PHOTO: Army coach Jeff Monken with his Black Knights during the singing of the alma mater.
By TOM SHANAHAN
This year’s Army-Air Force game might end up with a singular stage it deserves similar to the historic Army-Navy Game reserved for the final Saturday of the regular season, but Army coach Jeff Monken doesn’t like how the circumstances are playing out.
The Air Force-Army game that was scheduled for last Saturday at West Point was postponed when Air Force announced a COVID-19 outbreak and was unable to travel. Monken was upset last week Air Force waited until Thursday to inform Army it couldn’t play .
He was still frustrated Tuesday during his weekly media session as the Black Knights (6-1) prepared to play Saturday at Tulane. He believes Air Force should have informed Army sooner so the school could have found a substitute opponent or relied on rosters bigger than most college teams to play the game.
The postponement interrupts the Commander-in-Chief’s Trophy rivalry. Air Force had already defeated Navy in October and can clinch the Trophy and the accompanying trip to the White House with a victory. If Army wins, the Black Knights try to clinch the Trophy against Navy on Dec. 12 at West Point. The Army-Navy Game was moved from Philadelphia due to the COVID-19 pandemic.
“We’ve got a huge roster and so do they,” Monken said. “This game is for the Commander-in-Chief’s Trophy. It’s to have a trip to the White House. It’s a source of pride for the academies, for the respective branches. If you can’t play, I get it, but at least share the information that’s protocol, that’s required, so we know what’s going on.’’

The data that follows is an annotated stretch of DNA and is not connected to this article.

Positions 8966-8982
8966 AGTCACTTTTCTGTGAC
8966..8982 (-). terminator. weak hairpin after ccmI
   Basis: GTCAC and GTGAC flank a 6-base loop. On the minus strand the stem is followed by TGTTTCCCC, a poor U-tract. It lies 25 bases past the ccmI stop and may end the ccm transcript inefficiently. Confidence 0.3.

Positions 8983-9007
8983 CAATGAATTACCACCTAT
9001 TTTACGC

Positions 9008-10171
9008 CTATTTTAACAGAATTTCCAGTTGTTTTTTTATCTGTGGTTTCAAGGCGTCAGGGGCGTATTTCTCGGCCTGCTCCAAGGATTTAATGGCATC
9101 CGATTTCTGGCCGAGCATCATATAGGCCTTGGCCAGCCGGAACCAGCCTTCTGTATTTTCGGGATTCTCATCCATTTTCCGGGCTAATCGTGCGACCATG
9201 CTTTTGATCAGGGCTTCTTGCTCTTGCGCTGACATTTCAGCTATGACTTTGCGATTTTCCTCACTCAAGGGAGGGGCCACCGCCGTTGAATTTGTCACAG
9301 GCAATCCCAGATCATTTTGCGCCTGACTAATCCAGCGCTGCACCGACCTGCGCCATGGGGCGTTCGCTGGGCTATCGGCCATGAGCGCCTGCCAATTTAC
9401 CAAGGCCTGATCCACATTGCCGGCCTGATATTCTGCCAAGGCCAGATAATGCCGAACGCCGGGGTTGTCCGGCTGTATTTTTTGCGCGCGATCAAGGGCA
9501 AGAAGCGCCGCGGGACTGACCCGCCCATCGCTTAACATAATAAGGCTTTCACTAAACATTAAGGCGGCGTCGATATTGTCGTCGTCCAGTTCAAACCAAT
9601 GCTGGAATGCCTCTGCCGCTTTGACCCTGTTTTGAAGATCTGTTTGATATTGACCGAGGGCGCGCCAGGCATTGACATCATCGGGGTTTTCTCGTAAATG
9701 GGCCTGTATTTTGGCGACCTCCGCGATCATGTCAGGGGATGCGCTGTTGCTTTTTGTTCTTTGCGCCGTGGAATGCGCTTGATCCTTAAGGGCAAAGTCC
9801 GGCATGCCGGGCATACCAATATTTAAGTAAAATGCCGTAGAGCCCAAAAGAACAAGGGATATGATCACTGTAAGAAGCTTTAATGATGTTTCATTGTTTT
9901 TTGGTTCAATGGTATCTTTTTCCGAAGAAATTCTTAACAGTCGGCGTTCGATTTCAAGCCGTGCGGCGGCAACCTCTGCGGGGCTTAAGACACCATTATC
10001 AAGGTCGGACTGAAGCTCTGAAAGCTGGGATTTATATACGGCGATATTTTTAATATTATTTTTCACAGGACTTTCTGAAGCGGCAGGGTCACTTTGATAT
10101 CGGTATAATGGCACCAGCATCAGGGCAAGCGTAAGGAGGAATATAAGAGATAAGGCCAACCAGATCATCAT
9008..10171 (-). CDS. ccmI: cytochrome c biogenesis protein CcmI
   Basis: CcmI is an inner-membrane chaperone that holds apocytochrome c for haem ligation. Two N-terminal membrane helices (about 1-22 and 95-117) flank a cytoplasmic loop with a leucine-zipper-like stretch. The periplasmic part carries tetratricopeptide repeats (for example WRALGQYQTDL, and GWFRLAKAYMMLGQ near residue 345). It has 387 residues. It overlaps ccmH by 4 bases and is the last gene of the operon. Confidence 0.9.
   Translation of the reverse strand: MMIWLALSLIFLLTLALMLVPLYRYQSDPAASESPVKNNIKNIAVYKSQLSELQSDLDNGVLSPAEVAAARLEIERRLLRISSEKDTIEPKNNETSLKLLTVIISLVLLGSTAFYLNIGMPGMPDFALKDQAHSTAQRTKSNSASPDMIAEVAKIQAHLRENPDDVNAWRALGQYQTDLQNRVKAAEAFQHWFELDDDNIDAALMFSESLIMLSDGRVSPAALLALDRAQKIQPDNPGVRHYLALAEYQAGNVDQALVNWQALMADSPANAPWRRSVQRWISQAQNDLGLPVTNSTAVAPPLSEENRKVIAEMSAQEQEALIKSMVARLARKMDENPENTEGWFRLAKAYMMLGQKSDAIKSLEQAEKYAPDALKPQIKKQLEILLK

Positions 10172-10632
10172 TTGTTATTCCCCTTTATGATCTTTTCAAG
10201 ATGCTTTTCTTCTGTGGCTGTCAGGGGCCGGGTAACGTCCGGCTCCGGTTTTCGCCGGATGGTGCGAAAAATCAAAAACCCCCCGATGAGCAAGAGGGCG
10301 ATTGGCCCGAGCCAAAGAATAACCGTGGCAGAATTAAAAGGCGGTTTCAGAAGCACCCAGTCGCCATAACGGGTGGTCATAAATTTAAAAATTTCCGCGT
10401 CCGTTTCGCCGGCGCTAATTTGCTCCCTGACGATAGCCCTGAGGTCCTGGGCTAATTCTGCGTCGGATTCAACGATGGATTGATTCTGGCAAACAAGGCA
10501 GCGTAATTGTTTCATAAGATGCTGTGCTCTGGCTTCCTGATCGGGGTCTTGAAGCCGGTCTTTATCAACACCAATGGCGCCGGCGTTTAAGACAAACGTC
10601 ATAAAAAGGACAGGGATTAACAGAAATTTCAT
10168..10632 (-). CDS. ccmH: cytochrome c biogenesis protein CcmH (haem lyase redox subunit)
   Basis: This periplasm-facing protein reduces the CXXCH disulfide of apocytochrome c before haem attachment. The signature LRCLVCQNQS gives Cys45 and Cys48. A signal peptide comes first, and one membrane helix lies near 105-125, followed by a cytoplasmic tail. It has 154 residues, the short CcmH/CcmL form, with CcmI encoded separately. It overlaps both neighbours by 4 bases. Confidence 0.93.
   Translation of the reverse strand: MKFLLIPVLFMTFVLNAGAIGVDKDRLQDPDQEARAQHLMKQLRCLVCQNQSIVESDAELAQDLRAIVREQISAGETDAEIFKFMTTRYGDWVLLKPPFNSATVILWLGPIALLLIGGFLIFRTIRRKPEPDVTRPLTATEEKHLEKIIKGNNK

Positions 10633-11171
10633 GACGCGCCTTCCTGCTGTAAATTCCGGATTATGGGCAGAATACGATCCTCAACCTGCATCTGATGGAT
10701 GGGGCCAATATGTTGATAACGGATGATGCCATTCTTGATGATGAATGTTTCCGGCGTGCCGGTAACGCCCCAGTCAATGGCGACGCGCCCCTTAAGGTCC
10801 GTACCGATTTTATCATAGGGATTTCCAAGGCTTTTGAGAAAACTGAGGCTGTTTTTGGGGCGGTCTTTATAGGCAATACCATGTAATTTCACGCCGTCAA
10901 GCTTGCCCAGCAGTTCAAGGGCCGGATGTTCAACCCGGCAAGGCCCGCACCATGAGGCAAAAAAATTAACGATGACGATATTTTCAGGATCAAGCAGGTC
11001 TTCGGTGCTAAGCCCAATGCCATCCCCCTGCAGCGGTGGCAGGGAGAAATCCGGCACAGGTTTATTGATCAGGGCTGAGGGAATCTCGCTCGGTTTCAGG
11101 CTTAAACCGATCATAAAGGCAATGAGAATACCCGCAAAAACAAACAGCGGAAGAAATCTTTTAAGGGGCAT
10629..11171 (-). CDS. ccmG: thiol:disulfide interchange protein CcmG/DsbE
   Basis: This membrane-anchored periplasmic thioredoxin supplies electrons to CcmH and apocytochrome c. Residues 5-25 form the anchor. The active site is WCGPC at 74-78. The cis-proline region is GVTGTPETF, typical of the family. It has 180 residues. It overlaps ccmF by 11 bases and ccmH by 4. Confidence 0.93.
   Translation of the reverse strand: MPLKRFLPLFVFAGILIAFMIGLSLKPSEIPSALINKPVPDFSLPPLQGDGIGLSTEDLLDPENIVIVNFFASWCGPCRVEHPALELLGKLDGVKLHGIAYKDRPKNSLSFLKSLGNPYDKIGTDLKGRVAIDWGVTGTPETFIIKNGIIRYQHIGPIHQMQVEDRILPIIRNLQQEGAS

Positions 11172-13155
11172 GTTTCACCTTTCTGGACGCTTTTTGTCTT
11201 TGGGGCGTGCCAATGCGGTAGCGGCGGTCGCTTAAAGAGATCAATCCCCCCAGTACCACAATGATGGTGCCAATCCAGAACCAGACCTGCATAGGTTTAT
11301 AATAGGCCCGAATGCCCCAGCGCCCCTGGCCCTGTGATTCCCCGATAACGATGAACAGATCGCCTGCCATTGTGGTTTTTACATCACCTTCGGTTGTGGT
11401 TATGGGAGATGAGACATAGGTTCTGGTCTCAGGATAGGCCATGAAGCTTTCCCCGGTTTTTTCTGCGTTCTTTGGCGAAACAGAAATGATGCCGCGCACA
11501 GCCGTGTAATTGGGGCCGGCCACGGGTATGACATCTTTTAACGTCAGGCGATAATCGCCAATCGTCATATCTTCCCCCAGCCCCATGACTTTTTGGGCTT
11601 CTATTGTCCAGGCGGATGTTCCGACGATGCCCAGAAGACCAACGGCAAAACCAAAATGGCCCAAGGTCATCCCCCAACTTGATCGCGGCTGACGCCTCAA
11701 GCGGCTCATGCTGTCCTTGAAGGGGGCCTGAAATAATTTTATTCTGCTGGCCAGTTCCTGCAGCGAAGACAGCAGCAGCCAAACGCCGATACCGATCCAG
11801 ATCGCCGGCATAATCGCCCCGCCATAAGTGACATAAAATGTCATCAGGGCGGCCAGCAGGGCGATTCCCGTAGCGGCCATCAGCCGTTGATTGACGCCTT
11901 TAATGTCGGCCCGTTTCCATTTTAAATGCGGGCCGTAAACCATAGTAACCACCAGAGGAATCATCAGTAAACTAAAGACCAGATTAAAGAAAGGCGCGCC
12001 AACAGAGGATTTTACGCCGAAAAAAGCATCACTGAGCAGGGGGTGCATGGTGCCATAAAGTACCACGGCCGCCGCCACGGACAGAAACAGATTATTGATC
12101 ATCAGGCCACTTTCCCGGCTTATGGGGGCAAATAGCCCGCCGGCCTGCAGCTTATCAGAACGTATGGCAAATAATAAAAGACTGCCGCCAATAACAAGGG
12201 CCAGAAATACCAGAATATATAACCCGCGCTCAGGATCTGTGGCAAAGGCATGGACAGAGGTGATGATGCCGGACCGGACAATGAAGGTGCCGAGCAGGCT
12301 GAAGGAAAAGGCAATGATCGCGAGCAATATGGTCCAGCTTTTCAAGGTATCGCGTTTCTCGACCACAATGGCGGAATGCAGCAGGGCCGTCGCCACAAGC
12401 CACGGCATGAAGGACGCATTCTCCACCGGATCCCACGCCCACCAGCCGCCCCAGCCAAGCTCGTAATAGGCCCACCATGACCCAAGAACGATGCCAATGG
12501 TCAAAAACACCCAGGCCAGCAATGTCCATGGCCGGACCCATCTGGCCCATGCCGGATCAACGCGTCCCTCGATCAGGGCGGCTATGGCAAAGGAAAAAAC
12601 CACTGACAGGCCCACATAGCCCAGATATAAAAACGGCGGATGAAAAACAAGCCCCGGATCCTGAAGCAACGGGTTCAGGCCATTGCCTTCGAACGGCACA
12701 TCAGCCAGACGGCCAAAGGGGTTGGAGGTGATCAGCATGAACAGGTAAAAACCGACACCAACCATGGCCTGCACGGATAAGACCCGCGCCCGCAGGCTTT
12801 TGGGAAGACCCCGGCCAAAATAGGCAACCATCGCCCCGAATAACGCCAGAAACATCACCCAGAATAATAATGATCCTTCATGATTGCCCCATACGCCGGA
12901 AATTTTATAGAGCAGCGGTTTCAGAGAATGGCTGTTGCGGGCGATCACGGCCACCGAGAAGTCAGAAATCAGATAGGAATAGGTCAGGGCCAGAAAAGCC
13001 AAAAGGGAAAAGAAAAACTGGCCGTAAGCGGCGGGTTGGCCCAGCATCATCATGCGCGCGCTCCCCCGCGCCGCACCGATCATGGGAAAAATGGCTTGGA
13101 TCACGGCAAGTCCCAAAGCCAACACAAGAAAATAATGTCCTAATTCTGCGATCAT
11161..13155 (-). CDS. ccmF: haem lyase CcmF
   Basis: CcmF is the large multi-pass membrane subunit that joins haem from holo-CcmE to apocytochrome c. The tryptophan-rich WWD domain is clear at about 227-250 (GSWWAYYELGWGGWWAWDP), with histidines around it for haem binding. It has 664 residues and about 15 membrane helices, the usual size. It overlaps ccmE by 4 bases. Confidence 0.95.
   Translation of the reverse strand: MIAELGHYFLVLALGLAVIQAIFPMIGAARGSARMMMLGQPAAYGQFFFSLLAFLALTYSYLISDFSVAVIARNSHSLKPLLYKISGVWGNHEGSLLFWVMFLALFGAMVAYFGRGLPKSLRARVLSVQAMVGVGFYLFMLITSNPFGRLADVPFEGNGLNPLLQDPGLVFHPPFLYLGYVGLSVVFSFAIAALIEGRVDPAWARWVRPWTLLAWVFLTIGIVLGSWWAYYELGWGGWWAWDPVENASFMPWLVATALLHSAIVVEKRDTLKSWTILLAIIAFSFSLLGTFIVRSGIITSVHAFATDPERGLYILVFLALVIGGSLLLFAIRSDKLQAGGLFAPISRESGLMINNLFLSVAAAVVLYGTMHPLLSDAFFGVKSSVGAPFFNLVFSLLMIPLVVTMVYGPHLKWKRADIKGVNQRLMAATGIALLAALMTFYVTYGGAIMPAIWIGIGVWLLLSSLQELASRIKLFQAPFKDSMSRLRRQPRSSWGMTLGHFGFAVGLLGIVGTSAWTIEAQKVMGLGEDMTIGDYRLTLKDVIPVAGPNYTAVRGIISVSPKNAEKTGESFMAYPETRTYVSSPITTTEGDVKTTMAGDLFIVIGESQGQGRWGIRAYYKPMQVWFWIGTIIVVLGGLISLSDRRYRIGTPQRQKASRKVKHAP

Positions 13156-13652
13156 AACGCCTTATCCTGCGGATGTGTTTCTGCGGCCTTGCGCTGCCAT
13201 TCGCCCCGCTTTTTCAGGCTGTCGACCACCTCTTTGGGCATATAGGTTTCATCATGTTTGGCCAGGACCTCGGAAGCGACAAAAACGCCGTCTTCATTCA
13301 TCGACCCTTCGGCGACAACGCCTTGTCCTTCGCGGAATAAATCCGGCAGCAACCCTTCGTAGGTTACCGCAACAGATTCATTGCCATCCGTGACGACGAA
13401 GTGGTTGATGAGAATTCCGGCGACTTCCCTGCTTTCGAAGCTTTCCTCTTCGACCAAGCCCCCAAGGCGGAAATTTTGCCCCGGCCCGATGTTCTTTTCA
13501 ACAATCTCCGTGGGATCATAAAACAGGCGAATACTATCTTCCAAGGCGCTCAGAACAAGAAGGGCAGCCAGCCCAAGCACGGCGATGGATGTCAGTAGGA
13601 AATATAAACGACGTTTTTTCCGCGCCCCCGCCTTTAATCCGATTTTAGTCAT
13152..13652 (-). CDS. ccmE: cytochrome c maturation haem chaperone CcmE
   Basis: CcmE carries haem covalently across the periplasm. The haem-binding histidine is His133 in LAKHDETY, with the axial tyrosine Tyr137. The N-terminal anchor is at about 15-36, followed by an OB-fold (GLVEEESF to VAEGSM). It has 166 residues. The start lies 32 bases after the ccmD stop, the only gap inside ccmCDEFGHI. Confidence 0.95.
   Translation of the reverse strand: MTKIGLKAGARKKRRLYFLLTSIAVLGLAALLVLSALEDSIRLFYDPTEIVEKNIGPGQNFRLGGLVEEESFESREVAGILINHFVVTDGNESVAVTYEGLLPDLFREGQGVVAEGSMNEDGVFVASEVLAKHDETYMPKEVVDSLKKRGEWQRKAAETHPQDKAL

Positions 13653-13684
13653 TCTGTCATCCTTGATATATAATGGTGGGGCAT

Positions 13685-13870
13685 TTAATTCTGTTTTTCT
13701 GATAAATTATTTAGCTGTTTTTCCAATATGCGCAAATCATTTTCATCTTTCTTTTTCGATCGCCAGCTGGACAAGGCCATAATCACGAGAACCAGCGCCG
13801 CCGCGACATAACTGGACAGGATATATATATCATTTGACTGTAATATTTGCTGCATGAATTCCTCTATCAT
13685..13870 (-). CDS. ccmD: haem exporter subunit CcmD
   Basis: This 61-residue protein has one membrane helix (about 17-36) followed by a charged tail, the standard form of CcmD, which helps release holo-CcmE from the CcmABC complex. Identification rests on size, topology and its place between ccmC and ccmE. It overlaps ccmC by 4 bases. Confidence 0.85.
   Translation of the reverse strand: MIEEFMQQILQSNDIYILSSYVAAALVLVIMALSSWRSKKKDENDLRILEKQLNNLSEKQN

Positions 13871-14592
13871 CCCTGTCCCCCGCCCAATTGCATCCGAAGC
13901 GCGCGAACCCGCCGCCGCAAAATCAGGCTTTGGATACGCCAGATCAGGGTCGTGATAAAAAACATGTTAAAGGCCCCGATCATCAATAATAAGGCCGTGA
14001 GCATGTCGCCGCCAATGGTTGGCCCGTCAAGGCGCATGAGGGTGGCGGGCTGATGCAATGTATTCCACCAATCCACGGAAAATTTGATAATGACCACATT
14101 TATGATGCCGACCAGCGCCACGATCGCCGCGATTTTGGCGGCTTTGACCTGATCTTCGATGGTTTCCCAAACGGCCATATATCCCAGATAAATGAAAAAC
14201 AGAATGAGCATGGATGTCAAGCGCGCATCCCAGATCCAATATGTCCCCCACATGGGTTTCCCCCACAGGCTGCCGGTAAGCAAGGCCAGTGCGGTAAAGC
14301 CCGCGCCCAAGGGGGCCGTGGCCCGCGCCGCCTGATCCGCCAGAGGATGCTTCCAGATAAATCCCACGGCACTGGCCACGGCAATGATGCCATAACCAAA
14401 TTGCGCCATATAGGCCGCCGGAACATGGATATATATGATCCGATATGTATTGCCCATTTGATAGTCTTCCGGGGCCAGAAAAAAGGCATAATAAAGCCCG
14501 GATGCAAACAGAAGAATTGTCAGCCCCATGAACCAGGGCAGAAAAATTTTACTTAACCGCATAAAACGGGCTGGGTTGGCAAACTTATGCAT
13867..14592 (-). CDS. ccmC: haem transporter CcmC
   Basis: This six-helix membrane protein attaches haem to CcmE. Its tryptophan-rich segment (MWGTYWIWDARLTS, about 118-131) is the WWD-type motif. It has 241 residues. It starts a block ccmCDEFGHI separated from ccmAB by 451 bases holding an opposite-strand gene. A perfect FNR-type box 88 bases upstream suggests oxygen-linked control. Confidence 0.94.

The three academies play a round-robin series with the winner invited to the White House. The playing groups are athletes the coaches recruited, but many others on the teams are essentially “walk-ons” that want to be part of the program. Unlike walk-ons at civilian colleges, all of the Army and Air Force Cadets and the Navy Midshipmen are on scholarship as their training to become future officers.
Monken says Army has about 160. He added Air Force has about 230 based on information each school must supply regarding COVID-19 testing.
“Frankly, I think there’s intent to deceive in a lot of areas coming out of that camp at times,’’ he said. “The things that they say to our prospects, the inaccuracies about the Army. If we’re going to be about the military, then let’s be about the military, and not tell a young man that he’s making a poor decision because he wants to serve his country in one way different than another.”
Monken added his frustration with Air Force dates to his days as a Navy assistant coach. He believes Air Forces uses negative recruiting.
“I’m upset in general with them pretty much 365 days a year. It’s not just this. It’s multiple things and it’s not unique to me. I coached at the Naval Academy and same stuff was happening when I was an assistant there. So it’s nothing new. Over years and years of having to deal with the same stuff, sometimes just enough is enough.’’
Army has two open dates Nov. 28 and Dec. 5 before it faces Navy on Dec. 12, but Air Force has games scheduled Nov. 26 (Colorado State) and Utah State (Dec. 3).
The only Saturday both schools have available the rest of December is Dec. 19, but that’s an academic conflict with finals. Army already has secured a berth in the Independence Bowl on Dec. 26 in Shreveport.
I’ve written in the past that Air Force’s games against Army and Navy deserve more attention than they receive while lost in the middle of full slate of Saturday games. Perhaps the opening weekend the season reserved for Air Force playing Army and Navy in alternate years provides an attractive date.
What better way to recognize the Army, Navy and Air Force men and women for volunteering to serve their countries during an endless war on terrorism?
If Army defeats Navy, Air Force-Army will have more attention than it has gained in the past. But when can it be played?
“Oh, I think there’s a lot of things that could be worked out,’’ Monken said. “We can do it next Wednesday as far as I’m concerned. We want to play the game.’’
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